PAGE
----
Research Snapshot: Increased visits for postpartum mental illness during COVID-19 in Ontario

Increased visits for postpartum mental illness during the COVID-19 pandemic in Ontario 

What you need to know

Postpartum mental illness is a common problem that affects a mother’s ability to function, her interactions with her baby, and the well-being of families. An Ontario study calculated the rate of postpartum mental health visits to primary care doctors and psychiatrists during the first nine months of the COVID-19 pandemic and compared these against expected rates based on patterns before the pandemic. Results show that rates of postpartum mental health visits were higher than the expected rates. The increase in visits was smaller for women living in the lowest-income neighbourhoods. Rates started to increase in April 2020 among women with Chinese surnames and in June among women with South Asian surnames.

 

This Research Snapshot is based on the article, “Postpartum mental illness during the COVID-19 pandemic: a population-based, repeated cross-sectional study” published in CMAJ in 2021. DOI: https://doi.org/10.1503/cmaj.210151

Research Snapshots are brief, clear language summaries of research articles, presented in a user-friendly format.

What is this research about?

One in five mothers has mental illness in the year after their baby is born. This is known as postpartum mental illness and affects the mother’s ability to function. It also impairs her interactions with her baby, which can affect the child’s brain and social development.

When it becomes chronic and recurrent, this type of mental illness affects the entire family, including grandparents.

There is little research on how the COVID-19 pandemic impacted women who gave birth during this time. Ontario researchers used health administrative data to compare the rates of doctor’s visits for postpartum mental illness during the pandemic with the expected rates based on patterns before the pandemic.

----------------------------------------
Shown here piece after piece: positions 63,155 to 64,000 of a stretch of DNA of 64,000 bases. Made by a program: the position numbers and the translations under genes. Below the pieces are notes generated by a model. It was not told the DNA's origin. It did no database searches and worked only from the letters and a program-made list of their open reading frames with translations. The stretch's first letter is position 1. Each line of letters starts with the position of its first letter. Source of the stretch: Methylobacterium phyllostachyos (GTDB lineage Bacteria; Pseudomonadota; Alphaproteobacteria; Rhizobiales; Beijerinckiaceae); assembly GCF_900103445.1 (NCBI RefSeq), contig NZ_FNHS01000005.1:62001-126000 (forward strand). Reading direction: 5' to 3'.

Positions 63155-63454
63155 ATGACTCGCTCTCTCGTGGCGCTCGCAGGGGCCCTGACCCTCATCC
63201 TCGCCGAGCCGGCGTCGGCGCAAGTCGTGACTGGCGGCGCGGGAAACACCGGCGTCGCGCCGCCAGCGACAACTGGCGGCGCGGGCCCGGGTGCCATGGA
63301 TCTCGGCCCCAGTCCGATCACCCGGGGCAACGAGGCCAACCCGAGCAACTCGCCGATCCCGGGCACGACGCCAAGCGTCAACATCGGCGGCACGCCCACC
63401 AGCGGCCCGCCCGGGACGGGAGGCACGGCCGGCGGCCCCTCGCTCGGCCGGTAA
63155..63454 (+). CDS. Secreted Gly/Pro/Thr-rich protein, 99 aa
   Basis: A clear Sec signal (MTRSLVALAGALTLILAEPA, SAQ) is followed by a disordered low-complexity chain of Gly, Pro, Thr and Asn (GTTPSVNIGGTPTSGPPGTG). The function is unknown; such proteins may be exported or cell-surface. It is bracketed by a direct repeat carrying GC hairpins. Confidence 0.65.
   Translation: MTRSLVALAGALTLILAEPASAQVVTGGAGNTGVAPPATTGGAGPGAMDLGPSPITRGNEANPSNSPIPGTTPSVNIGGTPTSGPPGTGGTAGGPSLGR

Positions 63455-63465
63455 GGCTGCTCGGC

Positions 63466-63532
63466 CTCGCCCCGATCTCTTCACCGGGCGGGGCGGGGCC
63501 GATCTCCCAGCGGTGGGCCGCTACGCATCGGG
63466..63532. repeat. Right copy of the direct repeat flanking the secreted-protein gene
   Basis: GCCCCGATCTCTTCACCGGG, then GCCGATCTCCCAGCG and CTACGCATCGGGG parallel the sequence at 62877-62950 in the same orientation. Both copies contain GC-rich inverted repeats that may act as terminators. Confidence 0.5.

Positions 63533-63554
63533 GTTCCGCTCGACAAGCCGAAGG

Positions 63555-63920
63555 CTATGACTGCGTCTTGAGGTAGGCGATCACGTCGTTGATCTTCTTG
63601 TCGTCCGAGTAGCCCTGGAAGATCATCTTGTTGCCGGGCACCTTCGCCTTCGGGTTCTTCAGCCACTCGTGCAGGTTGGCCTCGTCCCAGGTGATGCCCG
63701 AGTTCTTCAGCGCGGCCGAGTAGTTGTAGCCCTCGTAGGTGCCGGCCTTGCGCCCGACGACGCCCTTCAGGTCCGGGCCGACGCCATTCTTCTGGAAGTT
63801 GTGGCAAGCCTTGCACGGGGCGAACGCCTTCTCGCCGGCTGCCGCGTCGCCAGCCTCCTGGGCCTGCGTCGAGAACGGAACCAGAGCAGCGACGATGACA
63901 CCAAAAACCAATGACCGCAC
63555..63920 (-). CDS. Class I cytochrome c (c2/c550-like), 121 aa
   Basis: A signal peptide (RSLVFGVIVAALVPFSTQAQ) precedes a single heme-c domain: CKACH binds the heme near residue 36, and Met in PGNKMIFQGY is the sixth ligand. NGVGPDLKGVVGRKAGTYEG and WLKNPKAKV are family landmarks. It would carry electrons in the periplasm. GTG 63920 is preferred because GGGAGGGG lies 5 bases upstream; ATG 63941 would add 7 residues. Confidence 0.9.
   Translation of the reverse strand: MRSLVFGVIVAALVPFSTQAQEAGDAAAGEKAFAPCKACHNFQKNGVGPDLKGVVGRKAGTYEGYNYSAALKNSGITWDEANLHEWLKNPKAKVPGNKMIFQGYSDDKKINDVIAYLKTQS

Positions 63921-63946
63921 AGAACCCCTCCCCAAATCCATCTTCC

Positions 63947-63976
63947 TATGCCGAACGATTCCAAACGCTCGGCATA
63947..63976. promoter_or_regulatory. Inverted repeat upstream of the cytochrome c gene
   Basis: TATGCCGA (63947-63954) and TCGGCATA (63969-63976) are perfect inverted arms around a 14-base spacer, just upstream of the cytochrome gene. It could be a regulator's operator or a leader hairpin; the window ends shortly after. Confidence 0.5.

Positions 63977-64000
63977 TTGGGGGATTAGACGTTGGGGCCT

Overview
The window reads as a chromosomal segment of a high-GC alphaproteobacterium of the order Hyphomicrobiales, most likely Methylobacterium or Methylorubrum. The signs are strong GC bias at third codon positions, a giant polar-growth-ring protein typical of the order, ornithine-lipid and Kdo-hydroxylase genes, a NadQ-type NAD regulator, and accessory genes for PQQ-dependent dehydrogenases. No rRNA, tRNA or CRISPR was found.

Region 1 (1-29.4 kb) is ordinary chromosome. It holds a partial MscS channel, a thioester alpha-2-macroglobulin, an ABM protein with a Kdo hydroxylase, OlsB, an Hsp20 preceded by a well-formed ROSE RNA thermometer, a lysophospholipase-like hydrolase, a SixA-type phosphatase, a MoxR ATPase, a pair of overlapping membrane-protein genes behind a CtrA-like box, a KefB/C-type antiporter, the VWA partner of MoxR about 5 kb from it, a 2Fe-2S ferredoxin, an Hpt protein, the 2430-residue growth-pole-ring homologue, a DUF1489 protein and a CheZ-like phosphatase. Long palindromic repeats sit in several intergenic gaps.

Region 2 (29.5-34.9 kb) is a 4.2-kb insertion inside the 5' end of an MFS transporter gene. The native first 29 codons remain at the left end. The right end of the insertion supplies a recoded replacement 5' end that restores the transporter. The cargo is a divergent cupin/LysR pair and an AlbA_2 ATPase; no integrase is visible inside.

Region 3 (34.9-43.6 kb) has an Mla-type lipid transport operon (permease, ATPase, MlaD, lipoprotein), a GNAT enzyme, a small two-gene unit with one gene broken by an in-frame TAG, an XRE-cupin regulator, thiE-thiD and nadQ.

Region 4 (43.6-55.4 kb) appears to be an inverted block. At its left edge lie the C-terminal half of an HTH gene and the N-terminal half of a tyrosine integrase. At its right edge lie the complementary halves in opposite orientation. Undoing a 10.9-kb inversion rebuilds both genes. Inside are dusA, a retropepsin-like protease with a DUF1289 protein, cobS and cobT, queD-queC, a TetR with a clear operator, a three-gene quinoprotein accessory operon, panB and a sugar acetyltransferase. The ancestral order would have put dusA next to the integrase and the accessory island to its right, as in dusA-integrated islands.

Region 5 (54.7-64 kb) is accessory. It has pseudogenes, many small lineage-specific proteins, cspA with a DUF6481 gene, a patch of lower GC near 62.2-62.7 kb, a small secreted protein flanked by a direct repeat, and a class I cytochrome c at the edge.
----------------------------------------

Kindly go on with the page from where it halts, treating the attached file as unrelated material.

What did the researchers do?

For this study, the researchers calculated the expected rate of visits to primary care doctors or psychiatrists for any mental illness between March and November 2020 based on pre-pandemic data. They then compared these rates with actual visits during each month of the pandemic.

They also analyzed the findings based on mothers’ sociodemographic characteristics, including neighbourhood income and ethnic diversity, as well as South Asian or Chinese ethnicity, Canada’s two largest visible minority populations.

What did the researchers find?

Before the pandemic, about 3% of postpartum women had at least one visit for mental illness to primary care doctors and psychiatrists during any given month. The rate increased to about 4% during the pandemic. Increases in rates of visit were greater in the 90 days after the child’s birth, especially from April to July 2020.

Visits increased most significantly for anxiety, depression and substance use. This pattern continued until November 2020. In some months, visit rates for bipolar and psychotic disorders were also slightly higher.

Increases were smaller for women living in the lowest-income neighbourhoods, but level of neighbourhood ethnic diversity did not make a difference. Rates started to increase in April among women with Chinese surnames and in June among women with South Asian surnames.

Limitations of the research

This study may not have captured the actual impact of the pandemic on postpartum mental health because some new mothers don’t seek care when experiencing poor mental health and others will seek help through peer support groups and private psychotherapists. Also, the study did not capture whether a woman had more than one mental illness.

The researchers also did not measure the use of other types of services, such as visits to emergency department and hospital stays. And they only evaluated income at the neighbourhood level rather than at the individual level, and looked at only two ethnicities at the individual level.

How can you use this research?

This research may be of use to system and program planners who are looking to develop mental health programs for women in the postpartum period. It is also useful to health promoters who wish to create awareness campaigns for new mothers, especially in lower-income neighbourhood and in languages other than English.  

About the researchers

Simone N. Vigod,1,2,3,4,5 Hilary K. Brown,1,2,3,4,5,6 Anjie Huang,3,4 Kinwah Fung,3,4 Lucy C. Barker,1,2,3,4,5 Neesha Hussain-Shamsy,5 Elisabeth Wright,1,2 Cindy-Lee Dennis,7 Sophie Grigoriadis,2,8 Peter Gozdyra,3,4 Daniel Corsi,9 Mark Walker,9 Rahim Moineddin3,4,5,10

  1. Women’s College Research Institute, Toronto
  2. Women’s College Hospital; Department of Psychiatry, Toronto
  3. Temerty Faculty of Medicine, University of Toronto, Toronto
  4. ICES Central, Toronto
  5. Institute for Health Policy, Management and Evaluation, Toronto
  6. Dalla Lana School of Public Health, University of Toronto; Department of Health and Society, Toronto
  7. University of Toronto Scarborough; Lawrence S. Bloomberg Faculty of Nursing, Toronto
  8. University of Toronto; Sunnybrook Health Sciences Centre, Toronto
  9. Department of Obstetrics and Gynecology University of Ottawa, Ottawa
  10. Department of Family & Community Medicine, Faculty of Medicine, University of Toronto, Toronto, Ontario.